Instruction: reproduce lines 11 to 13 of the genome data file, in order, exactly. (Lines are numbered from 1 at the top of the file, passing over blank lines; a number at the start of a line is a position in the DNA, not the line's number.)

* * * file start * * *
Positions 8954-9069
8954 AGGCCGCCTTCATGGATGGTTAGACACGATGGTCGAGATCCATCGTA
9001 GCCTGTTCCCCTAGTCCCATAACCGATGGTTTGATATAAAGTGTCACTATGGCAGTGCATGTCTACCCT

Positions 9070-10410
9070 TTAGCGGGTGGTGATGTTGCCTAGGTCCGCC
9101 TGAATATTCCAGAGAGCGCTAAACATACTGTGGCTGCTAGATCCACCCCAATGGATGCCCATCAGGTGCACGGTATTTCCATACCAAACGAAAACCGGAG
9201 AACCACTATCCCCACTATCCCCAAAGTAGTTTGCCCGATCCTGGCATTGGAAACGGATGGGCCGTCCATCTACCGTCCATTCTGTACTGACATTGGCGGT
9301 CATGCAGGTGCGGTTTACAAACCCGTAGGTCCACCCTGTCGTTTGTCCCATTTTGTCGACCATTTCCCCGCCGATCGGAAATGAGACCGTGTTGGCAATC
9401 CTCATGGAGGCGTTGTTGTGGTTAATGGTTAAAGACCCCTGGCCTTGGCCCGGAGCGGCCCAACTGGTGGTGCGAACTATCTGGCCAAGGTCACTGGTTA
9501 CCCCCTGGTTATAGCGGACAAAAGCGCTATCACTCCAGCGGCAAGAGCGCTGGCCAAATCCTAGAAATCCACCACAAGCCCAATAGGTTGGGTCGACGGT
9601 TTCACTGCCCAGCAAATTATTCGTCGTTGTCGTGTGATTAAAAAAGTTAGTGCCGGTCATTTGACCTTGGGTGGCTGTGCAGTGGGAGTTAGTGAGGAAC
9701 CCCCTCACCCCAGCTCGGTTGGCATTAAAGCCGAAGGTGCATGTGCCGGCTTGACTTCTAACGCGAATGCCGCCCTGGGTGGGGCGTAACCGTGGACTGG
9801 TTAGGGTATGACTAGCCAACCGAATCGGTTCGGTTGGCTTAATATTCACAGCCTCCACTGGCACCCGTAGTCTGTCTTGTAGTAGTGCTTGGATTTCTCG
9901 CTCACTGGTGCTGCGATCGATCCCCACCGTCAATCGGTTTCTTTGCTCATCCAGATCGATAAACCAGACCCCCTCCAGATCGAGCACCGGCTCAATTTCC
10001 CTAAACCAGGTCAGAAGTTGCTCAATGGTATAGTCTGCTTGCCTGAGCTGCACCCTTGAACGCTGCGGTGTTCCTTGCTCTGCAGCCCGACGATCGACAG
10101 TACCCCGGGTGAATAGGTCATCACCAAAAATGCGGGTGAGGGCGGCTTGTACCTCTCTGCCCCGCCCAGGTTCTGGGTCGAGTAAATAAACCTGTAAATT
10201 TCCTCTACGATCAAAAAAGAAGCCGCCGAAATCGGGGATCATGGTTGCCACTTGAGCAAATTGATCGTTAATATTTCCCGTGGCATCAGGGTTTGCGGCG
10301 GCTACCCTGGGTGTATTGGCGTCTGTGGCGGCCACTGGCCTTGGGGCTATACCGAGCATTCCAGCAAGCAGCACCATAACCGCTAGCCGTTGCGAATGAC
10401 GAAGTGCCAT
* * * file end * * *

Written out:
9601 TTCACTGCCCAGCAAATTATTCGTCGTTGTCGTGTGATTAAAAAAGTTAGTGCCGGTCATTTGACCTTGGGTGGCTGTGCAGTGGGAGTTAGTGAGGAAC
9701 CCCCTCACCCCAGCTCGGTTGGCATTAAAGCCGAAGGTGCATGTGCCGGCTTGACTTCTAACGCGAATGCCGCCCTGGGTGGGGCGTAACCGTGGACTGG
9801 TTAGGGTATGACTAGCCAACCGAATCGGTTCGGTTGGCTTAATATTCACAGCCTCCACTGGCACCCGTAGTCTGTCTTGTAGTAGTGCTTGGATTTCTCG